'Embody The Love Of Neighbor': Practicing Faith In A Pandemic
The sound of Christian hymns echoes through an empty sanctuary during a Facebook Live service at Immanuel Lutheran Church in DeKalb.
Like nonessential businesses, the churches’ doors have been locked to their congregations in the interest of public health.
You can imagine parishioners are singing along, sheltered-in-place at their homes. Marty Marks is the pastor at Immanuel. One of his members wanted to sing but didn’t have a hymnal.
“So I did kind of a drive-by ding-dong ditch thing where I went to the house, I rang the doorbell, you know, ‘I’m leaving the hymnal here!’” said Marks.
Every faith group is trying new ways to keep their communities connected, even if they can’t do it face-to-face. For many, Facebook has been the tool of choice to reach them.
Facebook Live sermon broadcasts and Zoom meeting prayers are the new norm.
They’re also keeping up with each other through phone calls, emails and WhatsApp.
For the Muslim Association of Greater Rockford, it’s been a big adjustment. Just consider their mosque’s normal Friday prayer gatherings.
“We usually have approximately 700 people -- now there is none,” said Imam Mohamed Ahmed Elgobashy of the Muslim Association of Greater Rockford.
The Association posted daily prayer from home instructions on its website.
“You can pray anywhere,” he said. “And if you have some emergency like this, you will get the same reward from God if you pray at home if you didn't come to the mosque.”
Denzil Luckritz is the pastor at Trinity Episcopal Church in Aurora. He’s been having morning and evening prayer groups on Zoom. He’s also doing Facebook streams for the first time.
“Everybody's been talking about a learning curve,” said Luckritz. “It has not been a learning curve at all. It has been like a rocket launch. It has been straight up.”
Many people’s daily schedules have all but exploded during the COVID-19 crisis. The Rev. Eric Doolittle says having a prayer schedule, like in Islam, can be beneficial to anyone in any faith tradition.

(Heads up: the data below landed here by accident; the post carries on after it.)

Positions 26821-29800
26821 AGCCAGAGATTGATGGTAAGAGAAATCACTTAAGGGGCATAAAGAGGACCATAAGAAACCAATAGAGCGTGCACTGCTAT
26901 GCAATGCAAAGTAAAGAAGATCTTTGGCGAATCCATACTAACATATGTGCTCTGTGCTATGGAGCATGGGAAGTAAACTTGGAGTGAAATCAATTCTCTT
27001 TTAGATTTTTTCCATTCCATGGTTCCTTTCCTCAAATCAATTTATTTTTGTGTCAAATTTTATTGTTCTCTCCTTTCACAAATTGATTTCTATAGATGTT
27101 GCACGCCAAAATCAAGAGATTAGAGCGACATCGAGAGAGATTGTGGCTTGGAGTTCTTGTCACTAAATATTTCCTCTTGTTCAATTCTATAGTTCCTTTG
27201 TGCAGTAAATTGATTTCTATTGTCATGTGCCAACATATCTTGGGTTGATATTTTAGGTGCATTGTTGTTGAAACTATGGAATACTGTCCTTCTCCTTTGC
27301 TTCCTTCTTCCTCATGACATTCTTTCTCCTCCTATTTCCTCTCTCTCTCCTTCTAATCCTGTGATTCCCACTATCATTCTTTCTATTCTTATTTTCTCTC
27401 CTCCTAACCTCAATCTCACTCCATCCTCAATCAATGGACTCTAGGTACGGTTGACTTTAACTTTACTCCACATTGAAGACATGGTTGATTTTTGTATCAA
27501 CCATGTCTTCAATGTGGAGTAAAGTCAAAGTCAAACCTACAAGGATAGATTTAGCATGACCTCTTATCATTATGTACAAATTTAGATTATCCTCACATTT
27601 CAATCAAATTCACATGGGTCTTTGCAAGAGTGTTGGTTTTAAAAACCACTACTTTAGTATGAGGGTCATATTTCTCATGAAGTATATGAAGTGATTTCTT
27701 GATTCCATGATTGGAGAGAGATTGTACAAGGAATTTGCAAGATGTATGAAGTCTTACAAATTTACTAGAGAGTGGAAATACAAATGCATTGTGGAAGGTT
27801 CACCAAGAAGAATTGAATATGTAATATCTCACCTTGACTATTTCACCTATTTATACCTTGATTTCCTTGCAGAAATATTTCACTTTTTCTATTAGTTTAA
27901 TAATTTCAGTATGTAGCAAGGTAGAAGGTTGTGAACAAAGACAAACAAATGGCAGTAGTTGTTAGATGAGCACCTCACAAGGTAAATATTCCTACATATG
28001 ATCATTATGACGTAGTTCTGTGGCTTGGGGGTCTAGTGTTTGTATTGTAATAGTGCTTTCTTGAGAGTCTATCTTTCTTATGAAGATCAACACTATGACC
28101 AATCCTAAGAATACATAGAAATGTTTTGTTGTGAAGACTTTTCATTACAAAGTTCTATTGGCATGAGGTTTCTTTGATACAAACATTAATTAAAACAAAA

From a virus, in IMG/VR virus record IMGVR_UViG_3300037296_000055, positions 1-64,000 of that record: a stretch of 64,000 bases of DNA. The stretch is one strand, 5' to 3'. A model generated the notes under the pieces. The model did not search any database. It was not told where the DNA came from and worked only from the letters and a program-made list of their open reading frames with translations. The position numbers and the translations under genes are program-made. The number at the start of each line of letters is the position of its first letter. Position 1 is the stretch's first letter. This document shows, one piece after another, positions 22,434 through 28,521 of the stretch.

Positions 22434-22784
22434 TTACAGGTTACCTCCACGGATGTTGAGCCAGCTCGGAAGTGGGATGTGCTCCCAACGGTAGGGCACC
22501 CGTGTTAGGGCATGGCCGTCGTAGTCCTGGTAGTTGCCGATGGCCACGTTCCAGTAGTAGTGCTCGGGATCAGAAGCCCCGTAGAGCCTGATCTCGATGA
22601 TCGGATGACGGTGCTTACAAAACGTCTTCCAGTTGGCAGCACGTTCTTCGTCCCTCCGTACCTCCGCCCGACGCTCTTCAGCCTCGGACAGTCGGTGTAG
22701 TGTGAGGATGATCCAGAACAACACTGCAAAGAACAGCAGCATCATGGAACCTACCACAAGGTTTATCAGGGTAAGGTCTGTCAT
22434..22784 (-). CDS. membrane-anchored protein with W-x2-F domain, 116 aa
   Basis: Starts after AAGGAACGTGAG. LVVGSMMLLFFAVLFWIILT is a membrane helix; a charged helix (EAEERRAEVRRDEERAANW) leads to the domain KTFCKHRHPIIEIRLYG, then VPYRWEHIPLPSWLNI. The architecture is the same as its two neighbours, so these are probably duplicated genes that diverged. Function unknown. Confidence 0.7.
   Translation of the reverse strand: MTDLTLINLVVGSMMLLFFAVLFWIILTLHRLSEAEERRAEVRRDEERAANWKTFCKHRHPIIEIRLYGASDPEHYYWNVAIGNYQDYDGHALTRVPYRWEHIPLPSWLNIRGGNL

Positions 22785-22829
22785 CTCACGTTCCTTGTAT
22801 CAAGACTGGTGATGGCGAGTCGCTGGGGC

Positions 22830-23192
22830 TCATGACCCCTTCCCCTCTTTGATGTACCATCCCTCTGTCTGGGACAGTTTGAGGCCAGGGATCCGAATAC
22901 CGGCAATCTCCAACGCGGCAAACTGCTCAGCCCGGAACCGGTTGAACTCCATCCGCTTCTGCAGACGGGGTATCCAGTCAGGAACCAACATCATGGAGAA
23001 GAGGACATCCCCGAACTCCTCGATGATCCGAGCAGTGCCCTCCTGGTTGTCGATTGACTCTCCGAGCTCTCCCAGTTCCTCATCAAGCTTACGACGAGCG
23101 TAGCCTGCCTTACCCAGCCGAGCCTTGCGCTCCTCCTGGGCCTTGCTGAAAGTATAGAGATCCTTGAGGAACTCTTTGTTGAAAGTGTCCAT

“So planning that time, 10 minutes, five minutes, 20 if you can do it, to be intentional about the different parts of your self-care is essential,” said Rev. Doolittle, the chaplain at North Central College’s Office of Faith and Action.
He says he’s eager to see how people of faith take the opportunity for action in their communities.
“How will people use the extra time? And as they feel that they are able to engage, to give back to embody the love of neighbor in a proactive way,” said Rev. Doolittle.
Members of the Muslim Association of Greater Rockford are helping deliver meals to students.
Other religious groups at Northern Illinois University are working with food insecurity missions for college students and trying to connect them to other campus resources.
Marty Marks is also the president of ACRO -- the association of campus religious organizations at NIU.
He says those student faith groups are also staying plugged in with each other.
“I don't see me doing a Snapchat or TikTok Bible study but, you never know, you get creative in times of need,” he said.
Rev. Doolittle at North Central College is hoping church leaders learn to rely on the young adults they have.
“They’re already experts, so lean into them,” he said.
One of the religious organizations at North Central, the Christian fellowship FOCUS, is breaking services into chunks through the week and curating Spotify playlists for worship.
Despite the innovation, many churches are also feeling a financial burden.
“It’s all unknown,” said Marty Marks of Immanuel Lutheran. “We’ve got no idea what our offerings over the next few weeks of them look like, we're in the process of budgeting for our next fiscal year. So we have no clue what our income is going to look like.”
Some churches, like Immanuel, also run schools that have teachers and staff who need to be paid.
Most churches set up online giving options in the meantime.
For now, Denzil Luckritz at Trinity Episcopal says, he’s seeing his community step up spiritually for each other.
“All of that has been challenging at the same time there's been a silver lining because we're coming together in ways that are simply remarkable,” said Luckritz.
And with coronavirus stress and anxiety taking a toll on many, faith groups pray they can continue to nurture spiritual care for themselves, and others. in a uniquely uncertain time.